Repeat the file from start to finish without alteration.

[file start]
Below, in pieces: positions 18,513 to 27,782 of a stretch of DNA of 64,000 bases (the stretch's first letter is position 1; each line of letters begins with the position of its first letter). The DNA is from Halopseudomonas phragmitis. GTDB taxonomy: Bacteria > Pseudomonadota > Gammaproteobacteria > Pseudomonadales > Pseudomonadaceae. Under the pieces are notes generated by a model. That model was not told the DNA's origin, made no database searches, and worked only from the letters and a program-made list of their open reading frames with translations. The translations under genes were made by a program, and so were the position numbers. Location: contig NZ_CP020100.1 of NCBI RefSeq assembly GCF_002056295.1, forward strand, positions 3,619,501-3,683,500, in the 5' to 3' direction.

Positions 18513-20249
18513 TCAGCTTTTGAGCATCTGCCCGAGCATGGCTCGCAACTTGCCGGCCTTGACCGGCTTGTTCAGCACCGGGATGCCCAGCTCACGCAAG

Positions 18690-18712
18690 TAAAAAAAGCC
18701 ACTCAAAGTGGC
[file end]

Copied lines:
Below, in pieces: positions 18,513 to 27,782 of a stretch of DNA of 64,000 bases (the stretch's first letter is position 1; each line of letters begins with the position of its first letter). The DNA is from Halopseudomonas phragmitis. GTDB taxonomy: Bacteria > Pseudomonadota > Gammaproteobacteria > Pseudomonadales > Pseudomonadaceae. Under the pieces are notes generated by a model. That model was not told the DNA's origin, made no database searches, and worked only from the letters and a program-made list of their open reading frames with translations. The translations under genes were made by a program, and so were the position numbers. Location: contig NZ_CP020100.1 of NCBI RefSeq assembly GCF_002056295.1, forward strand, positions 3,619,501-3,683,500, in the 5' to 3' direction.

Positions 18513-20249
18513 TCAGCTTTTGAGCATCTGCCCGAGCATGGCTCGCAACTTGCCGGCCTTGACCGGCTTGTTCAGCACCGGGATGCCCAGCTCACGCAAG

Positions 18690-18712
18690 TAAAAAAAGCC
18701 ACTCAAAGTGGC